“I’m extremely honored to receive such a prestigious award and sincerely appreciate all the support from my colleagues both at FSU and throughout the world without whom this would not have been possible,” Spencer said.
Spencer investigates the production, fate and transport of organic matter through terrestrial, freshwater and marine environments. Using advanced organic matter characterization techniques, he’s conducted critical research in some of the world’s most isolated areas — from examining organic carbon released by glacial melting and permafrost thaw to exploring the effects of land conversion on carbon export in watersheds like the Amazon and Congo. His work has helped clarify the influence of human activity on these important biogeochemical processes.
Spencer has published more than 100 manuscripts in peer-reviewed journals, which have amassed more than 6,300 citations to date.
Beyond his accomplishments as an intrepid and prolific researcher, Spencer was honored for his dedication to teaching and mentorship. He has engaged in countless international collaborations and often provides unique opportunities for students to conduct research abroad.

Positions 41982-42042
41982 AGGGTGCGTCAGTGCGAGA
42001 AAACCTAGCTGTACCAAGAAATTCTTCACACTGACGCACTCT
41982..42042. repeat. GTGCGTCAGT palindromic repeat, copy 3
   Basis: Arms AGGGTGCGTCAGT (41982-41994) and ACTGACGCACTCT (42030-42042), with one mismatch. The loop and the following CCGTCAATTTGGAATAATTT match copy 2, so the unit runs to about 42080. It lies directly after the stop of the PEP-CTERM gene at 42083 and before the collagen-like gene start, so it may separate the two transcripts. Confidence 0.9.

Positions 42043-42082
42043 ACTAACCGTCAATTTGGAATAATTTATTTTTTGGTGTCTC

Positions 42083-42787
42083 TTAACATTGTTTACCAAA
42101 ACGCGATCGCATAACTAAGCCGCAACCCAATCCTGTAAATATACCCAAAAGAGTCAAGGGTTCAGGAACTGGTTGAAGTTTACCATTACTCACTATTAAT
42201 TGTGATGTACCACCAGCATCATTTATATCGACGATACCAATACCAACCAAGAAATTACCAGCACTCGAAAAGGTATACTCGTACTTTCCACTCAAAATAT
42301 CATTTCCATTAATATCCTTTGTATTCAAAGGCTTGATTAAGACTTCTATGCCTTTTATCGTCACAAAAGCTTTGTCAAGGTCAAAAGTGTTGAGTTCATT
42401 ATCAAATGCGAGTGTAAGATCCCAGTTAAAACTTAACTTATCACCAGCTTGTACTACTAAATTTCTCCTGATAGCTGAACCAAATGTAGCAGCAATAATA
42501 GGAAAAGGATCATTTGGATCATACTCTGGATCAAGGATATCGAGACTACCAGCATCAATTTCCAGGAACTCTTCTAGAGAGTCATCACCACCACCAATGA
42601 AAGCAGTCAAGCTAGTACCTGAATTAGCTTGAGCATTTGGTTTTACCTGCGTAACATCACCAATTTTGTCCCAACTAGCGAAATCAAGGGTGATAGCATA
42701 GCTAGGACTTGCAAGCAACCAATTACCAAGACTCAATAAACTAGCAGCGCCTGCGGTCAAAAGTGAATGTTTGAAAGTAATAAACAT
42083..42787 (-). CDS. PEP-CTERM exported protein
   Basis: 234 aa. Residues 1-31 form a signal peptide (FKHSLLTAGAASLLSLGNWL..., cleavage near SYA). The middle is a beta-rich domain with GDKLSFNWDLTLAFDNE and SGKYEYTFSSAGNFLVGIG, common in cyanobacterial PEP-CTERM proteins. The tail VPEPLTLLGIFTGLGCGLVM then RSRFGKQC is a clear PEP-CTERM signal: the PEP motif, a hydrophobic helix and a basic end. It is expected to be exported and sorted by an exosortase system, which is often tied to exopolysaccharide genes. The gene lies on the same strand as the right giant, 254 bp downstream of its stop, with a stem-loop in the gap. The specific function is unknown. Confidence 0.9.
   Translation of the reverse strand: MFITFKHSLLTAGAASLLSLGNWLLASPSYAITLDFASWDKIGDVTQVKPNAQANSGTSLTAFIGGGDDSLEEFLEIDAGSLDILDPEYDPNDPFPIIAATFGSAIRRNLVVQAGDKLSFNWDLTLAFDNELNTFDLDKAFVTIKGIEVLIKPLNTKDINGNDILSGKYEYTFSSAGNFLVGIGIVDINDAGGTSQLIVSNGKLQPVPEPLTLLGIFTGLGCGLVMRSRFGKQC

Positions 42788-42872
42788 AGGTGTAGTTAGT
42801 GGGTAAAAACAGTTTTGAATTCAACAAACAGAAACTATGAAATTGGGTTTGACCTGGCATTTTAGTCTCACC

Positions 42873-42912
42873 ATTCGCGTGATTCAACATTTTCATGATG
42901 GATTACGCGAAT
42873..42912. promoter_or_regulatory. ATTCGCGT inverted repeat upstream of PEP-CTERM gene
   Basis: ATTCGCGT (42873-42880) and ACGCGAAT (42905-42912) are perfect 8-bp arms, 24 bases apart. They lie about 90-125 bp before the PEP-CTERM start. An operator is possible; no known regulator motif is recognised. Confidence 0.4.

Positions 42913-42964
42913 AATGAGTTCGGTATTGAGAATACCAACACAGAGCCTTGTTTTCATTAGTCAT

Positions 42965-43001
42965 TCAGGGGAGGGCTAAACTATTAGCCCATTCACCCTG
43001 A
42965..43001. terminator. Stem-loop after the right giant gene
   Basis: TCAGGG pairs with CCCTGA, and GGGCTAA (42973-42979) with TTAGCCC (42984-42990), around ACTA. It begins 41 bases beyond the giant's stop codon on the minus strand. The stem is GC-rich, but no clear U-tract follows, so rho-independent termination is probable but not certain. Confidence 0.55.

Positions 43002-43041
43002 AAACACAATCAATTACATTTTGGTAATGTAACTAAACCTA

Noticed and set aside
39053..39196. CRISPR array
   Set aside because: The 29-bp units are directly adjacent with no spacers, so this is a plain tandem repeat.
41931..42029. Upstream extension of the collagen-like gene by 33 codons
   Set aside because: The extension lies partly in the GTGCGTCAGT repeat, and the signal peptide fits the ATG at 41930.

“The scope of Rob Spencer’s accomplishments is impressive, especially for someone so early in his career,” said ASLO President Michael Pace. “In addition to all that he has achieved in the field and classroom, Rob is an active member of several scientific societies, including ASLO. His service to ASLO was recognized last year when he was named an ASLO Fellow. We are pleased to honor his research on organic matter this year with the Yentsch-Schindler award.”
Founded in 1936, ASLO is the leading professional organization for researchers and educators in the field of aquatic science. The organization, which has a global membership of more than 4,000, seeks to foster a diverse international scientific community, create and communicate knowledge across the spectrum of aquatic sciences, advance public awareness and education and promote scientific stewardship of aquatic resources.
Environmental Science News
The Big Bend/Leon Association of Science Teachers (BLAST) awarded their Seed Pearl Award to Nancy Navarez- Garcia, one of three first year teachers in Leon County - all graduates of the FSU-Teach program!
On April 17, 2018, Nancy Narvaez-Garcia (Fairview Middle School science teacher) was recognized as an outstanding science teacher in her first five years of teaching. Congratulations to this rising star in secondary STEM education!